Privacy ranges from 80 to 96 percent, depending on how much you are willing to spend. Mesh screening is a low-cost solution. Lower-quality privacy screens (85 percent blockage) are the least expensive, costing under $100 for a 6-foot high by 50-foot long screen. But costs vary greatly per size of screen, manufacturer, or seller. Screens with 96 percent blockage may cost about 50 percent more.

    • Nearly 100 percent privacy screens available

    • Inexpensive coverage for large expanses

    • Basic, utilitarian look and not very attractive for residential use

    • Dark colors succumb to UV rays faster

    Continue to 5 of 7 below.
  • 05 of 07

    Wooden Fence Panels

    New home backyard red stained cedar wood fence construction
    JPLDesigns / Getty Images

    Regular wooden fence panels can be screwed onto chain link fences using U-brackets. Since these panels are been pre-constructed in a factory, there is no need to individually nail up boards. You will need access to the back side of the chain link fence in order to attach the panels to the fence.


    Besides regular sealing, one trick to preserving wood fence panels for the long term is to prevent ground contact. When wood panels touch the ground, water wicks up through the wood.

    Durability is usually excellent. If you use cedar, this wood is naturally weather-resistant because it is very oily but any species can be sprayed with sealer.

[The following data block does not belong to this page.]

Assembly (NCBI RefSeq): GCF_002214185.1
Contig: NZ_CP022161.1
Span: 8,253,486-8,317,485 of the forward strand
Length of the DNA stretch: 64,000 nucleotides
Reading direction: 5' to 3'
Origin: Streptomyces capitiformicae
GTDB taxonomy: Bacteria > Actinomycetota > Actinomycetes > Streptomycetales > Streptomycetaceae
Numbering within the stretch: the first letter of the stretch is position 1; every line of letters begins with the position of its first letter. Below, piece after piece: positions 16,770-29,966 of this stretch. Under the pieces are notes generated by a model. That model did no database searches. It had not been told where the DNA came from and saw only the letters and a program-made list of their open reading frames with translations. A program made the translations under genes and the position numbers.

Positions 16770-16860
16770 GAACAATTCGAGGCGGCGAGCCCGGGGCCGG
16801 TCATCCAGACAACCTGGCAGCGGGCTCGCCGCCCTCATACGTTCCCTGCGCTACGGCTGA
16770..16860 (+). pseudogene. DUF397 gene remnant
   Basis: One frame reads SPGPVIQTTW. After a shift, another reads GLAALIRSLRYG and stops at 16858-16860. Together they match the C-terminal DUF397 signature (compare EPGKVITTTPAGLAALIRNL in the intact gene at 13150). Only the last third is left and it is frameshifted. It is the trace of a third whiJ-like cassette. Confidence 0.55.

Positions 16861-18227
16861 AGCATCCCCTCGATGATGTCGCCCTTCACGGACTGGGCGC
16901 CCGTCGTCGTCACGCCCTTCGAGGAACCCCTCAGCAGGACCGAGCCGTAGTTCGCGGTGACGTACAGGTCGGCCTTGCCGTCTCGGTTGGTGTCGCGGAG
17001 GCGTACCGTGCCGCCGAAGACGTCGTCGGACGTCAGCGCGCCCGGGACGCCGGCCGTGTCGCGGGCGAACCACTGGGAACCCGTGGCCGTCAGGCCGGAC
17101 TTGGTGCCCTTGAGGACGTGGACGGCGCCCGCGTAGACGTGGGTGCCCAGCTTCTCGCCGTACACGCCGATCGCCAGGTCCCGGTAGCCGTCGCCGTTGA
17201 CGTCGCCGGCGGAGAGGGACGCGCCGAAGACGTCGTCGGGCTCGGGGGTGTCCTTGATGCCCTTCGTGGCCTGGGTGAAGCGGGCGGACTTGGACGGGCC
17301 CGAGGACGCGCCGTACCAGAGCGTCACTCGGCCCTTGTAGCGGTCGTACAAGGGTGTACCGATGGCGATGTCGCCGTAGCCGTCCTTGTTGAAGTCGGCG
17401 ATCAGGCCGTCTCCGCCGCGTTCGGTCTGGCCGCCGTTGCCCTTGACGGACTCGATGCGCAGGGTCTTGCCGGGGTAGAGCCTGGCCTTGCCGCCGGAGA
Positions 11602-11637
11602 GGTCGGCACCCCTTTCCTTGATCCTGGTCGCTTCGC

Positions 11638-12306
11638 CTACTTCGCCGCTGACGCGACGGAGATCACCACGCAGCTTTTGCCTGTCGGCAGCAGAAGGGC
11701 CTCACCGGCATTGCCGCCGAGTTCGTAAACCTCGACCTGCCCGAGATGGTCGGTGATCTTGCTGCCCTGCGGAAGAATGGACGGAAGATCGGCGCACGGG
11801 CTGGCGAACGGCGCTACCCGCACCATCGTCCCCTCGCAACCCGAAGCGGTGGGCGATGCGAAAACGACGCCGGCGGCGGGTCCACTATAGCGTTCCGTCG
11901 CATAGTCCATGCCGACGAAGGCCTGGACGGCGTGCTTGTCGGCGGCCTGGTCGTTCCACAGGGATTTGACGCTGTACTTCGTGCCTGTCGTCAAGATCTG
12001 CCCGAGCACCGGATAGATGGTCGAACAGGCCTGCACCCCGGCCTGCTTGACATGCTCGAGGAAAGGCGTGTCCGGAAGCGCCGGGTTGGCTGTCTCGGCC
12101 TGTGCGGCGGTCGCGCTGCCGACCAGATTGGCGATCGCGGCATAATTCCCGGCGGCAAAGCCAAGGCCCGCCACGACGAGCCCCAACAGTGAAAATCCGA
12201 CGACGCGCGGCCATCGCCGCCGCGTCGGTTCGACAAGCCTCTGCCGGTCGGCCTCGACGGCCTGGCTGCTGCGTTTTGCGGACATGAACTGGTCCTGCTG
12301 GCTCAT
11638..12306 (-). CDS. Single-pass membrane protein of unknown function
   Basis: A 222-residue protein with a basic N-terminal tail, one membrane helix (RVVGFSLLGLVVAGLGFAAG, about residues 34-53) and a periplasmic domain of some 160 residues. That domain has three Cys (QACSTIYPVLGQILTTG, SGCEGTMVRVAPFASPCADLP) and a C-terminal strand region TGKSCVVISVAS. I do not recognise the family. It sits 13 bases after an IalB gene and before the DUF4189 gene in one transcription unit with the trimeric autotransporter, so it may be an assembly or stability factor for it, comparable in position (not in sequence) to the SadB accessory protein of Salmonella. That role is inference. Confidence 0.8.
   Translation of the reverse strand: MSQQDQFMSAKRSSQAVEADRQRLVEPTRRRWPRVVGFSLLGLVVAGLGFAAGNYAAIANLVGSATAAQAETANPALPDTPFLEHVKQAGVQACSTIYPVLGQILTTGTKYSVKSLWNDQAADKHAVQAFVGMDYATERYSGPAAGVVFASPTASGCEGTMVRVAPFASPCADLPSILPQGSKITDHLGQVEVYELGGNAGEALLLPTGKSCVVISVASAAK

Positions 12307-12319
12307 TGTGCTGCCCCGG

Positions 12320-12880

Privacy coverage is high (about 90 percent). It is not inexpensive. A single wood fence panel 6 feet high and 8 feet long costs between $145 and $160.

    • Good for privacy

    • Looks like a real wood fence

    • Offers full coverage of chain link fence

    • Large, heavy fence panels difficult to handle and install

    • May need fence permit to install

    • Expensive

  • 06 of 07

    Live or Artificial Plants

    Faux ivy covering a chain link fence

    supersmario / Getty Images

    If you're hoping for a wall of greenery, you have a few options, including artificial or real plants. Privacy screens woven with faux ivy vines is an option that can be rolled across one side of a fence. It can instantly camouflage the chain link fence but weather will affect the aesthetics of the material over time. It offers just about full coverage. A 3- to 5-foot by 10-foot high panel can cost between $40 and $80-plus depending on the level of detail, such as faux flowers.